Leave Swansea southwards on the A4067 towards Mumbles. You will soon reach a pitch and putt golf course on the left-hand side of the road, and at the end of it you will see a pub on the right hand side. Cross back over the main road and walk past the paddling pool to the cycle track along the shore. This cycle track extends all the way from Swansea to Mumbles, and gives great access to the whole shoreline. This area of beach and mudflats at Blackpill is famous as the place where the UK's first Ring-billed Gull was found, and in fact this species continued to be seen here for a good few years before it was located elsewhere. This is a gull-watchers dream in winter, with a large gull roost including all the regular species - Common, Black-headed, Herring, Lesser and Greater Black-backs. Given this, and the regular attention the site receives, rarer gulls are discovered regularly, and as well as Ring-billed Gulls other frequent visitors include Little, Glaucous, Iceland and Mediterranean Gulls. But there's much more than gulls - it is also an excellent spot for waders, especially in winter where excellent views can be had at high tide of a number of species including Oystercatchers, Grey and Ringed Plovers, Dunlin, Sanderling, Redshank, Curlew, Whimbrel, Bar-tailed and Black-tailed Godwits, Knot and Greenshank. Make sure you get the tide tables right though - here's an awful lot of mud to scrutinise at low tide!
Contributors
  • Gruff Dodd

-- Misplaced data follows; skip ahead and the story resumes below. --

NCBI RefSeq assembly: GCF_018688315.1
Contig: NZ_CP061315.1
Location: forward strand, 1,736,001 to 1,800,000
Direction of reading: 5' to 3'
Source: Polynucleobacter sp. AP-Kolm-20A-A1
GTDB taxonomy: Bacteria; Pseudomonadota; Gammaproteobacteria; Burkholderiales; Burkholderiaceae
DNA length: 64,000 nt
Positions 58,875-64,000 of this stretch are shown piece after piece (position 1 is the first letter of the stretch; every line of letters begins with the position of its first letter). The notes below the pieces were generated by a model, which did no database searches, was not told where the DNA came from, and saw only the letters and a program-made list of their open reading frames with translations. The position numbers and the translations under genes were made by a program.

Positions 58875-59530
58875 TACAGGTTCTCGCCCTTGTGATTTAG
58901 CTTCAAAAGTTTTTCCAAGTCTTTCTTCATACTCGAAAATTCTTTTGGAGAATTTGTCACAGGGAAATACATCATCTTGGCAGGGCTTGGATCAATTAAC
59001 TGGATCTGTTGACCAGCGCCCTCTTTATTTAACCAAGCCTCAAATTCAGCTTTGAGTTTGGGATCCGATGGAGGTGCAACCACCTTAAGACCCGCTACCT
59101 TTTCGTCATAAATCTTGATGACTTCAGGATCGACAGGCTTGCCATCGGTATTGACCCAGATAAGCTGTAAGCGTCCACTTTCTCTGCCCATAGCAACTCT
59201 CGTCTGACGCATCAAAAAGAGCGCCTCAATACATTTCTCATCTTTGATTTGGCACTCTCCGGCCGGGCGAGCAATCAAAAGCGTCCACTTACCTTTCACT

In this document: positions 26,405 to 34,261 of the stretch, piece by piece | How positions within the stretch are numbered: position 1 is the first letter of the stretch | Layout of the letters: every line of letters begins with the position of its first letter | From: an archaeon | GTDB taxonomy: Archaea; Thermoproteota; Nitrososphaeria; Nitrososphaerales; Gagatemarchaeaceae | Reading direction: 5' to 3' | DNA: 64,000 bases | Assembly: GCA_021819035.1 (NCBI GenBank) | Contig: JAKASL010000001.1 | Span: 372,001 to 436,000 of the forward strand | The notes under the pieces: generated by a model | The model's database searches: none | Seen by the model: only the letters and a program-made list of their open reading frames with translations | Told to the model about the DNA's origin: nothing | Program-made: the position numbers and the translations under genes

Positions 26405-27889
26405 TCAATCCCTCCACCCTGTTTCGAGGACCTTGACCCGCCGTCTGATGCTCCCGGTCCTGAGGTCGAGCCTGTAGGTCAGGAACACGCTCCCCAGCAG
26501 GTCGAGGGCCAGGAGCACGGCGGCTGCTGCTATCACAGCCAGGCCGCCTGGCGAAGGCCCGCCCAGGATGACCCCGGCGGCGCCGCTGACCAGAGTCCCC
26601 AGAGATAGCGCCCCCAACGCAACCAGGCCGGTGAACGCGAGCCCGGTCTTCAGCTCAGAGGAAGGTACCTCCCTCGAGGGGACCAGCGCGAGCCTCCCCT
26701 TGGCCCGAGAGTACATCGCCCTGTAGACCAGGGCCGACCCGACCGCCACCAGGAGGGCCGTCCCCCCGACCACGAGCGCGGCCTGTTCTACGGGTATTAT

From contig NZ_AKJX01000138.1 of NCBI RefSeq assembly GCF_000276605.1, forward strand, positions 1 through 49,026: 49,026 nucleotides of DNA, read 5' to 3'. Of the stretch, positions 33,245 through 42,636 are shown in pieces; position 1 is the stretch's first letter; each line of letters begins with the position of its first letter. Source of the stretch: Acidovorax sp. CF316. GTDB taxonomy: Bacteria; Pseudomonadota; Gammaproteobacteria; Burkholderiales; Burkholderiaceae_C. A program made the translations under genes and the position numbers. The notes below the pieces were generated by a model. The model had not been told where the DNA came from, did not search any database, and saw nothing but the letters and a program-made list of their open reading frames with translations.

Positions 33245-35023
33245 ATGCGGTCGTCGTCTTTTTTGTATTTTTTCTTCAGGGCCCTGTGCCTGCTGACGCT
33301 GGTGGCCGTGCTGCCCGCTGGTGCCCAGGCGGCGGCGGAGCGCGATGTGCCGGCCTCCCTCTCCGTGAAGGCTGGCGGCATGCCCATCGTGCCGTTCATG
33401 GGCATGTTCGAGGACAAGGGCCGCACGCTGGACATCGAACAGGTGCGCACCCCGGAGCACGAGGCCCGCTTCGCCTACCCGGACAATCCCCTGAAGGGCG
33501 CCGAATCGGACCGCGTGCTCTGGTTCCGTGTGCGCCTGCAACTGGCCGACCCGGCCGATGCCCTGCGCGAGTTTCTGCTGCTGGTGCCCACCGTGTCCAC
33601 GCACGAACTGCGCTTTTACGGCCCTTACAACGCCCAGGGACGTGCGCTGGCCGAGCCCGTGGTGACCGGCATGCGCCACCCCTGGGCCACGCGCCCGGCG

| Gruff@doddg.freeserve.co.uk

County Recorder
Useful Reading

  • An Atlas of Breeding Birds in West Glamorgan

    | By DK Thomas | Gower Ornithological Societ | 1992 | Paperback | 160 pages, b/w illus, maps | ISBN: 9780952014610 Buy this book from NHBS.com
  • Birding in Glamorgan

    | By Alan Rosney & Richard Smith | Glamorgan Bird Club | £14 (plus p&p) from Alan Rosney, 10 Parc-y-Nant, Nantgarw CF15 7TJ. Tel: 01443 841555 ISBN: Buy this book from NHBS.com
  • Birds of Glamorgan

    | By Clive Hurford & Peter Lansdown | Hurford & Lansdown | 1995 | Hardback | 228 pages, 30 col & 17 b/w photos, line illus, maps | ISBN: 9781872808344 Buy this book from NHBS.com
Useful Information
  • BTO Regional Representative

    Lyndon Jeffery (West Glamorgan). Email: norma.jeffery@virginmedia.com Tel: 01792 874337
  • Gower Bird Club

    Website
    *Gower Ornithological Society is one of the oldest in Wales, covering the western part of Glamorgan. Indoor meetings are held each month in Swansea, with field trips around the county, and beyond. For details of membership, click here or contact Membership Secretary, Jeremy Douglas-Jones, 14 Alder Way, West Cross, Swansea SA3 5PD. Tel: 01792 551331. E-mail: Jeremy Douglas-Jones *Affiliated to the Welsh Ornithological Society.
Organisations
  • Gower Ornithological Society

    Website